A world at risk of reaching temperature limits soon


Taiwan's Nantou during this year's drought

Taiwan’s Nantou during this year’s drought

In one of the next five years, it is likely to reach the world’s major temperature limits.

According to major research, it is 40% likely that by 2025 it will be 1.5 ° C higher than pre-industrial levels for at least a year.

This is the lower of the two temperature limits set by the Paris Agreement on Climate Change.

The conclusion is in a report published by the World Meteorological Organization (WMO).

This analysis is based on modeling by the Met Office and climate researchers in 10 countries, including the United States and China.

Over the last decade, it has been estimated that there is only a 20% chance that a year will reach the 1.5C threshold.

With this new assessment, the risk is 40%.

Leon Hermanson, a senior scientist at the Met Office, told BBC News that the projected temperature was clearly higher than the 1850-1900 temperature.

“That means it’s approaching 1.5C. It’s not there yet, but it’s approaching,” he said.

“We are short of time for the powerful actions we need now.”

Researchers point out that even if one of the next five years is 1.5 degrees Celsius above pre-industrial levels, it will be a temporary situation.

Temperature curve

Temperature curve

Natural variability means that it will be slightly cooler in the next few years and it may take another 10 or 2 years or more to permanently exceed the 1.5C limit.

The Paris Agreement has set a goal to keep the global average temperature rise below 2 ° C and not above 1.5 ° C. This is understood to mean a long period of time rather than a year.

“The 1.5C in the Met Office’s announcement should not be confused with the 1.5C limit in the Paris Agreement,” said Dr. Joeri Rogeri, research director at the Grantham Institute in Imperial College London.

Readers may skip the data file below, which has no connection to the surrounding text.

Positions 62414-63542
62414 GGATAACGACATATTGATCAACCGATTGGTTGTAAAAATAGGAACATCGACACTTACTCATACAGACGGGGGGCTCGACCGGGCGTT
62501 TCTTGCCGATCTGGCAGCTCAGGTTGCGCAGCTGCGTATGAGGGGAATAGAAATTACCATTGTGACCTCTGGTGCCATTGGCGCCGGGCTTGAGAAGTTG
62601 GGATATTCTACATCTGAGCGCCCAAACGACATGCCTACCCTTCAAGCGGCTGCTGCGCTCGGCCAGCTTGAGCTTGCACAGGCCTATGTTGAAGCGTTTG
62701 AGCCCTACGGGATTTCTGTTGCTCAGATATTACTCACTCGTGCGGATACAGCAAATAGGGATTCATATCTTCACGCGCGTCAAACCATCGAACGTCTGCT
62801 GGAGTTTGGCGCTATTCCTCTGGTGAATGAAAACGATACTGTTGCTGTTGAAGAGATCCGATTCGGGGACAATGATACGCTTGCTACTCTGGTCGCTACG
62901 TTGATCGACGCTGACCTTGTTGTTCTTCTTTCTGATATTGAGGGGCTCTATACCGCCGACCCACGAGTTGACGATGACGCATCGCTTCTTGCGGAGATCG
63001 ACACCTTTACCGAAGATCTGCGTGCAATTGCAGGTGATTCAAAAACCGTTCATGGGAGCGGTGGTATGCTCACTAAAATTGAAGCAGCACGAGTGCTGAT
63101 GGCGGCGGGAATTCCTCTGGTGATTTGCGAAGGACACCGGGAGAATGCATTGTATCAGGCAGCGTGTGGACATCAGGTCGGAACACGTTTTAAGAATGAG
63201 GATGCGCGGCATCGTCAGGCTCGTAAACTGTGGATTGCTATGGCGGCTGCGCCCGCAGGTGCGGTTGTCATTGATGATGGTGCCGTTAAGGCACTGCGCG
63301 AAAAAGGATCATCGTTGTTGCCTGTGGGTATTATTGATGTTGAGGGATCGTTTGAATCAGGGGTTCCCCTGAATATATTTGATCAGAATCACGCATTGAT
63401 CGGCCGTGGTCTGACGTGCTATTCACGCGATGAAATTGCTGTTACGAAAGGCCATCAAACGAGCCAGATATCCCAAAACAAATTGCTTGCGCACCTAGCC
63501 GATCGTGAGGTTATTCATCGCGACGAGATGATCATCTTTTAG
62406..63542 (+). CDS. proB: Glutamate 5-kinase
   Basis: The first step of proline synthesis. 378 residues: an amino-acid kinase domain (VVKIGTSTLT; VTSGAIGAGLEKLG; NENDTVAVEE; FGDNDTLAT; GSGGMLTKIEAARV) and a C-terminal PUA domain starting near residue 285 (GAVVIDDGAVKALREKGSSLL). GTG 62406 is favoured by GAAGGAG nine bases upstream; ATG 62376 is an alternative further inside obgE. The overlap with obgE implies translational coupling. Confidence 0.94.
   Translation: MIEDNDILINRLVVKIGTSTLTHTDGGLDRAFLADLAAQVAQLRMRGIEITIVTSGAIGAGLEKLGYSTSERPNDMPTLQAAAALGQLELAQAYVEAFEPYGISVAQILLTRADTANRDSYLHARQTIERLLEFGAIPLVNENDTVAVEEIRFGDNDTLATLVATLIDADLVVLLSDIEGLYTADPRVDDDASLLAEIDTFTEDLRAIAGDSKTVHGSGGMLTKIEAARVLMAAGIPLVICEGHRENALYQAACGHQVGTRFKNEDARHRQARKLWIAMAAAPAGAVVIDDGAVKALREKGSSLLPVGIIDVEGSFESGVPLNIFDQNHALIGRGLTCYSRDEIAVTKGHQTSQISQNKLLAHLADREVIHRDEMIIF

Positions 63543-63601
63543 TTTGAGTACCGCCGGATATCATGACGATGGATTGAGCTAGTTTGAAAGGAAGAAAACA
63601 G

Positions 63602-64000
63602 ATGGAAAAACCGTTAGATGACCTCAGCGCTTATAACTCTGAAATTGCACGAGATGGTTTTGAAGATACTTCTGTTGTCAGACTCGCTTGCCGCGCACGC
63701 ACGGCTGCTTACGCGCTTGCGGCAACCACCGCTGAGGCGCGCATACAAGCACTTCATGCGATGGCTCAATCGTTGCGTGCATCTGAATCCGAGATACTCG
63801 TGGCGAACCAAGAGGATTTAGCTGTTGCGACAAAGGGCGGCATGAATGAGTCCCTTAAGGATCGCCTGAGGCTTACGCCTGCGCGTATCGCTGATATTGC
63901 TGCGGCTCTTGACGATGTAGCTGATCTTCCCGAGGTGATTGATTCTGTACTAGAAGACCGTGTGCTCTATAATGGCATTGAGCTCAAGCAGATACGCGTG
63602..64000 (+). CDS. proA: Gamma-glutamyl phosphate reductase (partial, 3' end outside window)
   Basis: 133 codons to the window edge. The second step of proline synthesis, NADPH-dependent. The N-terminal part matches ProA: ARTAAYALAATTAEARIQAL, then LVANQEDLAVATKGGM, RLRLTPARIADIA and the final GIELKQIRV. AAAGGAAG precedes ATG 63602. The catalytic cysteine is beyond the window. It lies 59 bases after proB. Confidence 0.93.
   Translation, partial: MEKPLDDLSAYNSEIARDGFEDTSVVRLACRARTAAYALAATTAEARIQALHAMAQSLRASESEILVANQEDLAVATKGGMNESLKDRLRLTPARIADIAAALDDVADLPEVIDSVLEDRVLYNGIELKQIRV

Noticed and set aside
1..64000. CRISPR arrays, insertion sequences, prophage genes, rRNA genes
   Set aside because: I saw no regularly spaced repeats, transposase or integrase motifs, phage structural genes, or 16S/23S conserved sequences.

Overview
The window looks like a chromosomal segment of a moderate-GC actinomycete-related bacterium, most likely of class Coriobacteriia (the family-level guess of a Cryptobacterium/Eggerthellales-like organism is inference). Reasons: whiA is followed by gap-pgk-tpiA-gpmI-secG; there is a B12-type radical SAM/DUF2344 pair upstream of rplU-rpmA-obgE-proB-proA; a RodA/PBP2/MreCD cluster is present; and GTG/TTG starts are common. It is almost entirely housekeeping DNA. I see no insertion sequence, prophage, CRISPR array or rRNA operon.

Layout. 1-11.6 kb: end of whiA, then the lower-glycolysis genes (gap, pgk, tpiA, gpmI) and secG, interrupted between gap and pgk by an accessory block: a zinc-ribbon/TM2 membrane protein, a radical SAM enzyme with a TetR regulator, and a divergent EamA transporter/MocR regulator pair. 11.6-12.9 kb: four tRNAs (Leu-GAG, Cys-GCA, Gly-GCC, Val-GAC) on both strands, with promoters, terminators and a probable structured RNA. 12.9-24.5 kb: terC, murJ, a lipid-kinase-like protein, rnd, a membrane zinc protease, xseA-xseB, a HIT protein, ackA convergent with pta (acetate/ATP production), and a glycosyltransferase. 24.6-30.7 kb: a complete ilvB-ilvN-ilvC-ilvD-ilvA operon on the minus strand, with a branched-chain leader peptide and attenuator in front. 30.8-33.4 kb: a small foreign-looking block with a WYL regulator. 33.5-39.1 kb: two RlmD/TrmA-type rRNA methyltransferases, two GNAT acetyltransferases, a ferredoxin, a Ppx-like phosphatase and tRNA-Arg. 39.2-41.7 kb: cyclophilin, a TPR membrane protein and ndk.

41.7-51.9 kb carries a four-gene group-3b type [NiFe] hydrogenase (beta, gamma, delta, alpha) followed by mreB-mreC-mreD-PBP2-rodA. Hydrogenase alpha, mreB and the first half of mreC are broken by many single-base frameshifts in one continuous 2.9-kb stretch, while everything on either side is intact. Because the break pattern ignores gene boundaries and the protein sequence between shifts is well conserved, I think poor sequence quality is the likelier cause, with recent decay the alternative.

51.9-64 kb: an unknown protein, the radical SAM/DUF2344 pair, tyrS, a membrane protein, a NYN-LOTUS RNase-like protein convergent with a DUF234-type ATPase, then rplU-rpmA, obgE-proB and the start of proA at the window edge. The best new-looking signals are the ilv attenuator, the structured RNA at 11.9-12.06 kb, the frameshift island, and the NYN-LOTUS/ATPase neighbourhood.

“The goal of Paris is global warming, that is, the rise in global temperature after smoothing out year-to-year fluctuations,” he explained.

“Therefore, reaching 1.5C in a year does not mean that we have violated the limits of Paris, but it is still very bad news.

“It reiterates that climate change measures to date are completely inadequate and that emissions need to be urgently reduced to zero to stop global warming.”

Wildfire Consume Home in St. Helena, California

A house was burned in flames during a glass wildfire in California last year

A groundbreaking report by the United Nations Climate Panel in 2018 emphasizes that the effects of climate change are much more serious above 1.5 ° C.

At this point, the world is projected to heat up to 3 ° C, despite recent commitments to reduce greenhouse gas emissions.

WMO Secretary-General Professor Petteri Taalas said the results of the new study are “more than just statistics.”

“This study shows that with advanced scientific skills, we are approaching the lower goals of the Paris Agreement on climate change in a measurable and relentless manner,” he explained.

“The urgent need for the world to make an urgent commitment to reduce greenhouse gas emissions and achieve carbon neutrality is yet another awakening call.”

Professor Ed Hawkins, a climate scientist at the University of Reading, told me that if the new forecast proved correct, it “does not mean that the limits of the Paris Agreement have been exceeded.”

He points out that there was a 1.5 ° C rise every two months in 2016.

Professor Hawkins said, “As the climate warms, more months will exceed 1.5 degrees Celsius, followed by a series of months, with an average of more than 1.5 years, a few years, and almost every year. “.

He also emphasizes that 1.5C is “not a magic number to avoid.”

“It’s not a sudden edge of a cliff, it’s like the slopes we’re already on, and the impact gets worse as the climate warms.

“We need to draw a line in the sand to control the rise in temperature, but we need to be clearly aware that the effects of climate change are already seen in the UK and around the world, and those effects will be even more serious. there is. .”

This report is included in our approach to the COP26 Summit on Climate Change, which is scheduled to take place in Glasgow in November.

The summit aims to raise ambition among world leaders in tackling the climate crisis.

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